Venezuelan crunch time
Venezuela faces steep bond payments before the end of the year. It is looking to Russia to help keep it from default
27 October will be a tense day for Venezuela's cash-strapped state oil company PdV and its bondholders. The company owes $0.84bn in principal payments on its PDVSA 2020 bond on the day. Unlike some other PdV debt, the 2020 bond does not have a provision for a grace period, so if PdV can't come up with the cash on the day, or there is a hiccup making the transfer to its payment agent Delaware Trust Company, PdV would be in default and one of the world's top oil producers would be plunged into a highly complex legal battle with its bondholders that would likely seize up its international business. The 27 October transaction is one of a string of payments PdV will have to make to bondholders totaling around $2.9bn.
PdV will, officials insist, make good on the payments. In all likelihood, the officials are correct. PdV management and president Nicolás Maduro know that defaulting would bring an existential crisis to Venezuela and likely see them turfed from power.
It is why Maduro went cap in hand to Moscow this month looking for yet another financial lifeline from Russia, which has replaced China as Caracas' key financier and has played a vital role helping Venezuela keep up with its debt payments. In May 2016, Rosneft signed a $0.5bn oil-for-loan deal with PdV just weeks before PdV was due to make a $0.72bn debt payment. Rosneft stepped up again in November last year, as yet another hefty bond payment was due, with another $0.5bn advance backed by an "option to buy shares in certain joint ventures", according to PdV's annual report. At the same time, the companies sealed a separate $485m oil-for-loan deal secured by a 49.9% stake in PdV's US downstream business Citgo. In total, Rosneft has lent PdV around $6bn, the Russian company has said.
News of the Citgo deal did not go down well in Washington DC. A number of senators raised concerns over the prospect of Rosneft taking over such crucial US energy infrastructure and vowed to block the transfer of ownership. During the October trip to Moscow, oil minister Eulogio del Pino said the companies were discussing a deal to swap the Citgo stake as collateral for the loan for equity in an oil project.
$6bn - Russian loans to Venezuela in recent years
The series of deals with PdV has quickly deepened Russia's involvement in Venezuelan oil. Rosneft is receiving more than 100,000 barrels a day in Venezuelan crude to pay off the loans and now has stakes in a series of prospective heavy oil and offshore gas projects, giving it access to billions of barrels of new reserves. PdV's ongoing cash crisis will continue to present more opportunities. But the strategy carries risks. Maduro's Russian oil deals have brought scorn from the opposition, which have vowed to rip up the deals if they go around the opposition-controlled National Assembly, which had authority over approving new oil contracts until its powers were usurped by the new Constituent Assembly.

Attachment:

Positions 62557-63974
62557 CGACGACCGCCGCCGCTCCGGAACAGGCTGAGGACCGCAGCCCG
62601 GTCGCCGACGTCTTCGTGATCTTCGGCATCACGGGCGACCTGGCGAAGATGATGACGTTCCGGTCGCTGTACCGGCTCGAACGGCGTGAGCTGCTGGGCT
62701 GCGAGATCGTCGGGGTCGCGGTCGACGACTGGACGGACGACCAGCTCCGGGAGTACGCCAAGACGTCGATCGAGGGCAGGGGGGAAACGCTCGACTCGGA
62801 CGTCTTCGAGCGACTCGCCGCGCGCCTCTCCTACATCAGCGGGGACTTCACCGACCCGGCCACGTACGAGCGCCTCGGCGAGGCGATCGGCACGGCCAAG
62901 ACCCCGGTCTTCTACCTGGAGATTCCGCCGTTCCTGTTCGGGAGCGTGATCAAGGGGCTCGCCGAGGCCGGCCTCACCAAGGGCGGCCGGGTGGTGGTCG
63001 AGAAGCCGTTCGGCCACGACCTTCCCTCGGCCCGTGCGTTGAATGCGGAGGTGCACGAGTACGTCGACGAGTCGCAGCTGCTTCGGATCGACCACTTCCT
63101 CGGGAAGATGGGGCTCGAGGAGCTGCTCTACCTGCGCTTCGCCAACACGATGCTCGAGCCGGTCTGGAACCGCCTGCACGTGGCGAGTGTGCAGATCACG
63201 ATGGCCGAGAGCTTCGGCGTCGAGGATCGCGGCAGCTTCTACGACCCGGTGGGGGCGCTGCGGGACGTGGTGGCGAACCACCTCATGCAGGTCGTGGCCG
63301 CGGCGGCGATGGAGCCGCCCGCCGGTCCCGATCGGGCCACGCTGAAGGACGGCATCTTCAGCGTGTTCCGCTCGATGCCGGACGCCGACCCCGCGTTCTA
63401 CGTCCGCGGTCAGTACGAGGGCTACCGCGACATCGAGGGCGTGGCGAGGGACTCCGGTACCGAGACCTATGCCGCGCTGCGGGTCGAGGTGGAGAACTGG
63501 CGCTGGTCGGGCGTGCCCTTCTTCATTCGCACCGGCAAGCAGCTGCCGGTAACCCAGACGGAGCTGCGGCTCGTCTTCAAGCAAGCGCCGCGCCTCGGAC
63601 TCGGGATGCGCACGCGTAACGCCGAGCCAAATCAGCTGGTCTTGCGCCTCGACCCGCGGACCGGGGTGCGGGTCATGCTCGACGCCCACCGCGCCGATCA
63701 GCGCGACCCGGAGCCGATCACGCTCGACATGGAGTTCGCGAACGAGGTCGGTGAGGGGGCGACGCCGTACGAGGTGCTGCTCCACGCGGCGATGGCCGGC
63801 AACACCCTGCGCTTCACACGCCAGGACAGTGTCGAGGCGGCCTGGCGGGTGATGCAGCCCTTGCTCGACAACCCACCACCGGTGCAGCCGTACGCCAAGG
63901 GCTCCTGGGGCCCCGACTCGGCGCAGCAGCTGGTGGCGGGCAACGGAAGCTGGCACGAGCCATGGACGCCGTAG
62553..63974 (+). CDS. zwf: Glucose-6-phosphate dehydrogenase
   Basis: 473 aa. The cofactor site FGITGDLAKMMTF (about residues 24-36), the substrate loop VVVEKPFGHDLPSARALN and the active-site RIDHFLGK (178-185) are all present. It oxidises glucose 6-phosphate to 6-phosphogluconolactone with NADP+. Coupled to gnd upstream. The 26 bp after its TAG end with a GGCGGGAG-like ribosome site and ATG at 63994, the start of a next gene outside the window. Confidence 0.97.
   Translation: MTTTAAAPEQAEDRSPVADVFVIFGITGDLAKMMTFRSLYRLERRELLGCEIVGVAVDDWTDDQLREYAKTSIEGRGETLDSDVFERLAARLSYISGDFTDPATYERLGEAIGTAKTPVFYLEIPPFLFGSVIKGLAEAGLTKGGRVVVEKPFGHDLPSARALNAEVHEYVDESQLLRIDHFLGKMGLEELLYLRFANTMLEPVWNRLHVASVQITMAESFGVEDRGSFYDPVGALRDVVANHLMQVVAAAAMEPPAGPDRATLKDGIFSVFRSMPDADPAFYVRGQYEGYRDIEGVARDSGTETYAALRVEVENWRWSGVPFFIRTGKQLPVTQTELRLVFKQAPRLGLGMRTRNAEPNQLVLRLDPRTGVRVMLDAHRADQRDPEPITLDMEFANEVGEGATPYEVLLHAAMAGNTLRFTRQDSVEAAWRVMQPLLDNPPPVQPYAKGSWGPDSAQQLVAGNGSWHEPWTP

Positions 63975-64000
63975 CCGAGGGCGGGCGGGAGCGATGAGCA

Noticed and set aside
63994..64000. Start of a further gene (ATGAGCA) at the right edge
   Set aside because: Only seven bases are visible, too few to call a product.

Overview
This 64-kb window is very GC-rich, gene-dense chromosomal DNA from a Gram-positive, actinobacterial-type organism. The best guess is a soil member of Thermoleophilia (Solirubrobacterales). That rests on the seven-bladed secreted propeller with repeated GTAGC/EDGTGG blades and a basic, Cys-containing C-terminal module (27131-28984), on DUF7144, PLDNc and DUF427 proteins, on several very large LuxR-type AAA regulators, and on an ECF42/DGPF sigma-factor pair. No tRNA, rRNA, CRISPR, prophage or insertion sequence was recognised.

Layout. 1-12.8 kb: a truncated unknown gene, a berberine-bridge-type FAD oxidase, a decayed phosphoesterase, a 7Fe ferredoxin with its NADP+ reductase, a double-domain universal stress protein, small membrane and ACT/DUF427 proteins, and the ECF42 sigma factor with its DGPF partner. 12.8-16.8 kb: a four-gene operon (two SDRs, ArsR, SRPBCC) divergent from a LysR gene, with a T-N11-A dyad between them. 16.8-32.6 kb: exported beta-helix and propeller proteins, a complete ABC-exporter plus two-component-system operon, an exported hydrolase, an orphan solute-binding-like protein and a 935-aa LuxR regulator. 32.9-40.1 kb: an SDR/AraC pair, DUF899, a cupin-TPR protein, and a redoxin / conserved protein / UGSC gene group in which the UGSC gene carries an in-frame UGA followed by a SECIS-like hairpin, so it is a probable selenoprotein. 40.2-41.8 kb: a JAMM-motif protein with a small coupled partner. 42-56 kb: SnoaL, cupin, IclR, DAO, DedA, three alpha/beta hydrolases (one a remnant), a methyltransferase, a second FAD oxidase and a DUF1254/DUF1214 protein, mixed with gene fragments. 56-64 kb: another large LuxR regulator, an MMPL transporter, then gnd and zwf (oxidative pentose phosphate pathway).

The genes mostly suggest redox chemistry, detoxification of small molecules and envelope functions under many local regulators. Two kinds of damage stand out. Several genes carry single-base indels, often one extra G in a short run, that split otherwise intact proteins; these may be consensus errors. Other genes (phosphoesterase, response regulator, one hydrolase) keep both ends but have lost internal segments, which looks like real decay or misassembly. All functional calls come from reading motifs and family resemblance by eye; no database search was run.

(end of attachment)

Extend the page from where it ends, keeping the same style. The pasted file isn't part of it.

While Moscow has opened its wallet to Venezuela, Washington has clamped down on Maduro as he slides further towards authoritarianism. The sanctions have not yet matched the Trump administration's bellicose rhetoric, but there are signs that recent financial sanctions are making life difficult for PdV and the Venezuelan government.
Many major US financial institutions have stopped doing business with Venezuela. That has had a number of knock-on effects. It has made it more difficult to trade in Venezuelan bonds, for one. But it also appears to be hurting PdV's operations. Reuters reported in October that PBF, a major US buyer of Venezuelan crude, had stopped purchasing oil directly from PdV because it couldn't get crucial letters of credit needed to facilitate the deals. PBF could still buy Venezuelan oil via third-party traders, but they and other refiners are looking to diversify into other sources of Latin American heavy crudes.
In September, Venezuelan oil exports to the US crashed to just 490,000 b/d, down nearly 40% from the same month a year earlier. Much of this was due to ports being shut down by Hurricane Harvey, but the sanctions also appear to be disrupting Venezuela's oil trade into the US. The oil ministry has responded by starting to publish the Venezuelan oil basket price in Chinese yuan rather than dollars.
At the same time, Venezuela's crude output continues to slide. Production was 2.1m b/d in August, according to figures the country reports to Opec, down 0.6m b/d-nearly a quarter-since the start of 2015.
For now, a Venezuelan default still looks unlikely, but the crisis has no end in sight.